Employee unfairly dismissed for failing to follow a fair and reasonable procedure
The recent employment tribunal between Sylvia Joy Williams v Lyons Holiday Park Limited serves as a reminder to employers of the importance in getting the reasons for dismissal correct, and to act reasonably when dismissing employees.
Lyons Holiday Park Limited (the “Employer”), a large employer with an in-house HR team, was judged to have unfairly dismissed Ms Sylvia Joy Williams (“Williams”) on the grounds of redundancy.
The Employer, following a re-structuring exercise, engaged in a redundancy process whereby one member of the marketing department would be dismissed. Following a subsequent resignation from the department, the Employer decided to continue with the redundancy process despite Williams, an employee who had been with the company for a period of 9 years, being the then only candidate at risk of selection. Williams was subsequently made redundant.
The tribunal found that there had been no redundancy situation and that Williams had been dismissed for reasons of performance and capability.
A combination of factors including the fact that Williams was the only employee in the pool for selection for redundancy, that it was decided internally that she was not to be appointed to the newly advertised Social Media role, and her inter-personal relations, actual performance and perceptions of capability within the business led the tribunal to find that the Williams had been ‘selected’ by the Employer for dismissal.
Further, the tribunal found that (even if they had been wrong about there being no redundancy situation) that the means of notification of redundancy, consultation and consideration of alternatives given to Williams were not meaningful and were therefore defective. The Employer had failed to follow a genuine redundancy process and Williams was not given an opportunity to appeal or raise a grievance and this was inherently unfair.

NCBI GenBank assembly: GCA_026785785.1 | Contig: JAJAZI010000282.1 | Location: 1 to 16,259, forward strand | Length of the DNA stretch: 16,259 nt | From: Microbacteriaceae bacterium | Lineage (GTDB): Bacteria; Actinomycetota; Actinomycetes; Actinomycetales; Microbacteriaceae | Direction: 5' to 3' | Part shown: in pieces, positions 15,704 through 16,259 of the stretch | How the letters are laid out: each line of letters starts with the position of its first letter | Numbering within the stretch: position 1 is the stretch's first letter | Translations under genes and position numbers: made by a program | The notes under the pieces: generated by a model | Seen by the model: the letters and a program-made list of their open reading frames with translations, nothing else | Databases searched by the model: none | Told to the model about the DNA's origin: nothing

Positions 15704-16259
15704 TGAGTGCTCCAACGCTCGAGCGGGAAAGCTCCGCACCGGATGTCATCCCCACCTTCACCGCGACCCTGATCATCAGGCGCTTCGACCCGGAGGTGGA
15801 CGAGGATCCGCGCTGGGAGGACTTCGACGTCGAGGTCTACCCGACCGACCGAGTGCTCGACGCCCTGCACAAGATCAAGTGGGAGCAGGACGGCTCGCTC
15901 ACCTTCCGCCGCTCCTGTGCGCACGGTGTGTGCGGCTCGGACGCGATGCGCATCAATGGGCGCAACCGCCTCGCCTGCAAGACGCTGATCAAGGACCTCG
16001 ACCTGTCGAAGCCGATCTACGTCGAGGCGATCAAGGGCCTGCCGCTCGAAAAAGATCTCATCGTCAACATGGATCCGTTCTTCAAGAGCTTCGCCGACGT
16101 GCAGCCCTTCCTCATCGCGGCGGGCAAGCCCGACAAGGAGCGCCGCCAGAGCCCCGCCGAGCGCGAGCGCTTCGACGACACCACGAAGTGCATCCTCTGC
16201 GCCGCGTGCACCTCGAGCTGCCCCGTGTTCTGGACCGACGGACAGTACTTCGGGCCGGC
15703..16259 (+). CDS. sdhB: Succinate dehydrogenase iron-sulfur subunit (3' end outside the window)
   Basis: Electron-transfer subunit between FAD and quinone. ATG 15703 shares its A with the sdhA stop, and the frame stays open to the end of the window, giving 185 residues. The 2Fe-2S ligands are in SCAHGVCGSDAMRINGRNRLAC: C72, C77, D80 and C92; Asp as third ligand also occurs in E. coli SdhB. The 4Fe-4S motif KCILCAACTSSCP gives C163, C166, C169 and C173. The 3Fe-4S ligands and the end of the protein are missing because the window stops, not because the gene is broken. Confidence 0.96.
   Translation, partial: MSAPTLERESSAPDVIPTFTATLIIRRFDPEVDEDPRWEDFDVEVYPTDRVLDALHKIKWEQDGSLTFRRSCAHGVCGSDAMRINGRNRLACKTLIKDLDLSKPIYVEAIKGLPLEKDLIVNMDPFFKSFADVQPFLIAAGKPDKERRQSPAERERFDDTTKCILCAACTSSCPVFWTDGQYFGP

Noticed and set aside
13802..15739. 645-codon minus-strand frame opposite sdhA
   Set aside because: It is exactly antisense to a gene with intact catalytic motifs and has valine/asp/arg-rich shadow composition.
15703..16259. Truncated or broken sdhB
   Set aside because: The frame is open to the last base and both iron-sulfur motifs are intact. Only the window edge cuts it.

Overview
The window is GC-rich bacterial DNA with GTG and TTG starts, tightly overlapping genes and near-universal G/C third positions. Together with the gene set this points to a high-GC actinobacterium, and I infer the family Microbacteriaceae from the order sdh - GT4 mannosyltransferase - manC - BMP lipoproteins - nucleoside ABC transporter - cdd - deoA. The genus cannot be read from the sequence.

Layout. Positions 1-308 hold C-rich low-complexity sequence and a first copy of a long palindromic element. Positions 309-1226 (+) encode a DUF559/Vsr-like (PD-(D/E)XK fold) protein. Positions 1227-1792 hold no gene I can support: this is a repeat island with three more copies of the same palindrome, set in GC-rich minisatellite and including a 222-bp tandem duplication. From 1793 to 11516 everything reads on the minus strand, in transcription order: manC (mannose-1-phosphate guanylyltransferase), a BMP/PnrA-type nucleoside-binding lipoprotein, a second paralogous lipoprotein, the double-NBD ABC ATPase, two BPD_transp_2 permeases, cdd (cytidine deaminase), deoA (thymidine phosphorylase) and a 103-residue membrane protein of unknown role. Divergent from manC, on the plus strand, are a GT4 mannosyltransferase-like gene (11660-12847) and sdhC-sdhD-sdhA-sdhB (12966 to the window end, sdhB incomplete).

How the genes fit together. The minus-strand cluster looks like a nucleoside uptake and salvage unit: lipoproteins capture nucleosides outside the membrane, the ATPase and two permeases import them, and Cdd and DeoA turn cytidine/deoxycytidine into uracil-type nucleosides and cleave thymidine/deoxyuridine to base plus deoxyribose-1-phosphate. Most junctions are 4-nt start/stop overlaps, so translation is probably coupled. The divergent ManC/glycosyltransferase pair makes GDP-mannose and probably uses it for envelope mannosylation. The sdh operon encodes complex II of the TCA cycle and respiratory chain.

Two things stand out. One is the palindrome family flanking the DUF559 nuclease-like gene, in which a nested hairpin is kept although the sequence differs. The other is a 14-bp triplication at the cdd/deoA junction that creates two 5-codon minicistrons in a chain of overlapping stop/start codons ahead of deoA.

In light of the judgement a financial settlement was reached between the Employer and Williams for an undisclosed amount.
Getting dismissal right
This case serves as a useful reminder to employers on the need for getting the reasons for the dismissal of employees correct.
Under section 98(1) of the Employment Rights Act 1996 there are five potentially fair reasons for dismissal. These are:
- Statutory Restriction; and
- Some Other Substantial Reason.
Despite capability being a potentially fair reason for dismissal, Williams was incorrectly dismissed for the purposes of redundancy and that made her dismissal unfair.
Further, once an employer has identified a fair reason for dismissal, they must be able to show that they have acted reasonably in dismissing an employee for that reason.
This test is outlined in section 98(4) of the Employment Rights Act 1996 and can be typically divided into two questions:
- Did the employer follow a fair procedure?; and
- Did the employer act reasonably in treating the reason as a sufficient reason for dismissal?
Evidence in acting reasonably in dismissing an employee includes following a fair procedure, referring to company policies, and giving the employee the right to appeal. Consideration is also given to the size and administration resources of the employer.
In the specific case of redundancy, it is further important that an employer ensures that the redundancy procedure involves:
- A fair selection of the employees to be made redundant;
- A consultation with the selected employees before any final decisions are made;
- Exploring alternatives to dismissal; and
- Considering whether there are any other suitable jobs within the organisation for the employees.
In the case of Sylvia Joy Williams v Lyons Holiday Park Limited both the reasons for dismissal and the procedure followed for dismissal were incorrect and / or insufficient.
A key issue with this case is that Williams would have been able to argue that if her employer had properly managed her performance though a capability/performance improvement process then she may have met the objectives and stayed employed indefinitely. This means that she could claim maximum losses for unfair dismissal of £89,493 or one years pay (whichever is the lower).
Two simple questions for employers to consider before seeking to dismiss an employee are firstly to ask ‘Why are we seeking to dismiss this employee?’ and secondly ‘Are we acting reasonably in dismissing the employee for this reason?”.